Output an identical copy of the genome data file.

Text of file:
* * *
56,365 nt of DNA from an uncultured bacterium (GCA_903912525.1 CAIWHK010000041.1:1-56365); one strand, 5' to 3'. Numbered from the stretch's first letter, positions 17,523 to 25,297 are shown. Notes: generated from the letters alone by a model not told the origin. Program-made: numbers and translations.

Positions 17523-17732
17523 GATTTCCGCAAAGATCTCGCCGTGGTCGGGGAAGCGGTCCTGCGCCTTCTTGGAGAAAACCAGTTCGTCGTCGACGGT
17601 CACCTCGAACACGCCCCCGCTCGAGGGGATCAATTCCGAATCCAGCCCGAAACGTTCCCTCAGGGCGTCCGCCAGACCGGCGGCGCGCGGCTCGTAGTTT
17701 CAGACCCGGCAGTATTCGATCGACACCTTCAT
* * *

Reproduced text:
56,365 nt of DNA from an uncultured bacterium (GCA_903912525.1 CAIWHK010000041.1:1-56365); one strand, 5' to 3'. Numbered from the stretch's first letter, positions 17,523 to 25,297 are shown. Notes: generated from the letters alone by a model not told the origin. Program-made: numbers and translations.

Positions 17523-17732
17523 GATTTCCGCAAAGATCTCGCCGTGGTCGGGGAAGCGGTCCTGCGCCTTCTTGGAGAAAACCAGTTCGTCGTCGACGGT
17601 CACCTCGAACACGCCCCCGCTCGAGGGGATCAATTCCGAATCCAGCCCGAAACGTTCCCTCAGGGCGTCCGCCAGACCGGCGGCGCGCGGCTCGTAGTTT
17701 CAGACCCGGCAGTATTCGATCGACACCTTCAT